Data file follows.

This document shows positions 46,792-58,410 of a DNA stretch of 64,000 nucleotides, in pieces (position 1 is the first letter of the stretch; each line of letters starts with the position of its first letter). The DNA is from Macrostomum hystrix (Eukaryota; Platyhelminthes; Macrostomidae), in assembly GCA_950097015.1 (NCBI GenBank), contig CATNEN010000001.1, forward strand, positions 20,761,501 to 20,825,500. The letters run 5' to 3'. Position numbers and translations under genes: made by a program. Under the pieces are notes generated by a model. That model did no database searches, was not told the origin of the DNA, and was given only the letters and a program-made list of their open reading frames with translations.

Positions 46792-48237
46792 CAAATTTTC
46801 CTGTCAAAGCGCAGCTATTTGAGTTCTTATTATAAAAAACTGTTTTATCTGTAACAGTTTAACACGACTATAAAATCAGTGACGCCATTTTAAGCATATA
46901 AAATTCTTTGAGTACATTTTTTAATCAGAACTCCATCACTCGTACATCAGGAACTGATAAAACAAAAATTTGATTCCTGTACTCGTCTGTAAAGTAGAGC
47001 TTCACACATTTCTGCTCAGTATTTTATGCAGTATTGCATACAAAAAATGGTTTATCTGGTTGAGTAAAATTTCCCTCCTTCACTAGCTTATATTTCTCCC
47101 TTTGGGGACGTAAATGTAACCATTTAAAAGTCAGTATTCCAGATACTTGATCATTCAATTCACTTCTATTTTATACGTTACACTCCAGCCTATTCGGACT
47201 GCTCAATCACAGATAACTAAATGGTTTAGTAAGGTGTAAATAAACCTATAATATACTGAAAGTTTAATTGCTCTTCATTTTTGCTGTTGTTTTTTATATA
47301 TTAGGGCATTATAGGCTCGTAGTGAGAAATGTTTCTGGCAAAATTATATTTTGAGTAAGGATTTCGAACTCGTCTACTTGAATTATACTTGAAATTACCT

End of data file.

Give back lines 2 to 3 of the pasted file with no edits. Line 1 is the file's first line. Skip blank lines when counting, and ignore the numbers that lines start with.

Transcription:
Positions 46792-48237
46792 CAAATTTTC